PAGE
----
One of the many contentious viral “challenges” that have swept social media is the “Blackout Challenge.” In this, participants are urged to choke themselves until they pass out from a lack of oxygen. The US Centers for Disease Control and Prevention (CDC) issued a warning to people trying to strangle themselves “in order to obtain a brief euphoric state or high” in 2008, linking it to more than 80 deaths. Despite the fact that this Challenge only became popular on TikTok in 2021, it appears to have been around since that time.
At least 15 deaths of children under the age of 12 and five more of children between the ages of 13 and 14 were attributed to the Challenge in a Bloomberg Businessweek report published in November of this year.
Numerous lawsuits have been filed against TikTok, the social media site where the Challenge gained popularity, as the number of fatalities and accidents has increased.
Parents of children who died as a result of the “Blackout Challenge” have filed lawsuits, alleging, among other things, that TikTok’s algorithm promotes harmful content, permits users who are underage, and fails to inform users or their legal representatives of the app’s addictive nature.
The Social Media Victims Law Center (SMVLC), which seeks to hold social media companies liable for the harm they cause to weak users, and the families of 8-year-old Lalani of Temple, Texas, and 9-year-old Arriani of Milwaukee, Wisconsin, filed the lawsuit on June 30 in a California court. Tawainna Anderson, the mother of Nylah who passed away following the Challenge, brought a lawsuit in May. The “For You” page on TikTok, which offers curated content based on a user’s interests and past behaviour, is specifically contested in her lawsuit.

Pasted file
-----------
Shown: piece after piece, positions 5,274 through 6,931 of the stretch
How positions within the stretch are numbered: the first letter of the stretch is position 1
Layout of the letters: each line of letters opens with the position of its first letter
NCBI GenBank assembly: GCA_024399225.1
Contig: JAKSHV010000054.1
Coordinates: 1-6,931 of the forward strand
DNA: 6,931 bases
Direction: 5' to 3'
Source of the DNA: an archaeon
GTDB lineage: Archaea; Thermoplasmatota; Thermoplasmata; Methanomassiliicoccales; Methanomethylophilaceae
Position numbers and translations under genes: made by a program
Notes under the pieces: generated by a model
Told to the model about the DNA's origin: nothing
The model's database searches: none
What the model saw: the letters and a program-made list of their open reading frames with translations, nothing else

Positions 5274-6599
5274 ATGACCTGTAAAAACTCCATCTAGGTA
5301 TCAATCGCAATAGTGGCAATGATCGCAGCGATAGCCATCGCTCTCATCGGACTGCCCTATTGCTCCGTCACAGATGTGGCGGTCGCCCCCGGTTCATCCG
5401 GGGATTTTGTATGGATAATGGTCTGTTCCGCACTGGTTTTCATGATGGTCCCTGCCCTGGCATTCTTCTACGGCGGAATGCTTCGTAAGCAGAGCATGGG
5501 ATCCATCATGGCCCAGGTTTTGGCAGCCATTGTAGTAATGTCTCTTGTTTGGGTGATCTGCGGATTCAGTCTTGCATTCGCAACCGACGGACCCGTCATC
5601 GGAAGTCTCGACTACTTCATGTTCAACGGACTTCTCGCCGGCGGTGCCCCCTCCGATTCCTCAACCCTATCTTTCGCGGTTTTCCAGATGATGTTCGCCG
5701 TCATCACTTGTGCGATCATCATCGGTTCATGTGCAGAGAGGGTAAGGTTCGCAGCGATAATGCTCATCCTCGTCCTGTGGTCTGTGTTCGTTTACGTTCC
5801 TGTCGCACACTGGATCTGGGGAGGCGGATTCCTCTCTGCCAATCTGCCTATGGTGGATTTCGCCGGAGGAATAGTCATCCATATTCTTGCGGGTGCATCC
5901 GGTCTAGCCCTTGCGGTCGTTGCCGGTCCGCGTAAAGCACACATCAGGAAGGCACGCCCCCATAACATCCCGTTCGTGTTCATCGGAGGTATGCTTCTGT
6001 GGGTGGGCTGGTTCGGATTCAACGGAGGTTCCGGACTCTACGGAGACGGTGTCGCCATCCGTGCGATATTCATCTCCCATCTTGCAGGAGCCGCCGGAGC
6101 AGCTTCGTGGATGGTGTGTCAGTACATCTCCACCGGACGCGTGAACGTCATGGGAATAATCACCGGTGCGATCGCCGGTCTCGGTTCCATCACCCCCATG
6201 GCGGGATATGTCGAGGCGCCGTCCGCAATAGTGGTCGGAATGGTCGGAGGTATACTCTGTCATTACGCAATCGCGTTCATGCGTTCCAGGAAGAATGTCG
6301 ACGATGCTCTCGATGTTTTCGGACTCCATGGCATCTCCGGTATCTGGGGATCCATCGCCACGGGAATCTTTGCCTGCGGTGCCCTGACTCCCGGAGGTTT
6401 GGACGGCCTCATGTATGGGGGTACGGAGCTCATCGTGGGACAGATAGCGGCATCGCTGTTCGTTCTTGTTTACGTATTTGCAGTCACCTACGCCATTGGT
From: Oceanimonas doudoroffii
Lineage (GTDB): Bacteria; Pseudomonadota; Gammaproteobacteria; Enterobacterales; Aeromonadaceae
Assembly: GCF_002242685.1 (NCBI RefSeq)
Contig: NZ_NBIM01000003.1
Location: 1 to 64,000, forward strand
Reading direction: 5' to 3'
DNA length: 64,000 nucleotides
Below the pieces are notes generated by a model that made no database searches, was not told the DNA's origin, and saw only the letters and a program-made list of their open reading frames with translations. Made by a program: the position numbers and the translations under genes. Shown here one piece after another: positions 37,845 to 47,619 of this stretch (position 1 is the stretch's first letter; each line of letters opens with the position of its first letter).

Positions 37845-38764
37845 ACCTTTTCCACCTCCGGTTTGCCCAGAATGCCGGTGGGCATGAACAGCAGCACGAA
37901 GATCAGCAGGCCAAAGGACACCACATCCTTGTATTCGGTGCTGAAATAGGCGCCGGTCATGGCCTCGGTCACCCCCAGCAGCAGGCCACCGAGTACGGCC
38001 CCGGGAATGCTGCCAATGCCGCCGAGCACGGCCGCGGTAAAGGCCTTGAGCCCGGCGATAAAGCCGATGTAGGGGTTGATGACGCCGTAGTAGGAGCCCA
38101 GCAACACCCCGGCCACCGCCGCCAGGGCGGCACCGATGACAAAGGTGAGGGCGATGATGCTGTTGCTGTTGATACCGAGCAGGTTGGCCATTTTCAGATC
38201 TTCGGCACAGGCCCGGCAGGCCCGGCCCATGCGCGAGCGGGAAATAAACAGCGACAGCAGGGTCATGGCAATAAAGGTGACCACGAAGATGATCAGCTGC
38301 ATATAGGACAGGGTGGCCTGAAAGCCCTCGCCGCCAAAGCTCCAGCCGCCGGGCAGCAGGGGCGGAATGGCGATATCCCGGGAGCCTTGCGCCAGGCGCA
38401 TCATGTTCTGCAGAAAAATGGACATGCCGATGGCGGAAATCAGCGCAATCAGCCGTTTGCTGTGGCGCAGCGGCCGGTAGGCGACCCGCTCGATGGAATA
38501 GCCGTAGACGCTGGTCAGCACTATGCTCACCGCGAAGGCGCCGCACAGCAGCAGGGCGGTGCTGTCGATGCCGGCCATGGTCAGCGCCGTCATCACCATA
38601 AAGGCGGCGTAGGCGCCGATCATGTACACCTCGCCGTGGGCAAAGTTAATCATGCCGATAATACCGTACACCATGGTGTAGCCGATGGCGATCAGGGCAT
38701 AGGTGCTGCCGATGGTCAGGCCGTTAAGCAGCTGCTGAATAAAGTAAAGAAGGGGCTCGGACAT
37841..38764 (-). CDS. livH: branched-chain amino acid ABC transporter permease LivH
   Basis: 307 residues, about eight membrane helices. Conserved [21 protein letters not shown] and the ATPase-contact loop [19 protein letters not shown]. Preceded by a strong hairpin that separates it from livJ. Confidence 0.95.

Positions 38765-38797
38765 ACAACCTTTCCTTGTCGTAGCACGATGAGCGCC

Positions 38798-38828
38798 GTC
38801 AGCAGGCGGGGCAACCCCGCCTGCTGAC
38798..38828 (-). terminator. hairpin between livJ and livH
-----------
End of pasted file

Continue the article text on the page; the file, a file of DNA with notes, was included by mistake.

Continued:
The algorithm found that the deadly Blackout Challenge was well-tailored and likely to interest 10-year-old Nylah Anderson, and as a result, she died, according to the lawsuit. However, a ruling in the Anderson case from October has raised significant doubts about the viability of the other lawsuits, which all make comparable allegations.
The judge reached the following conclusion in an eight-page decision: “The defendants did not originate the Challenge; rather, they made it easily accessible on their website. The defendant’s algorithm served as a means of alerting those most likely to be interested in the Challenge to the Challenge. Defendants published that work by doing this, which is exactly the activity that Section 230 shields from liability.
The court ruled that the US Congress would be required to enact appropriate laws and regulations if Tiktok was to be held accountable for the deaths linked to the “Blackout Challenge.” The judge stated that Congress, not the courts, should be consulted regarding the wisdom of granting such immunity.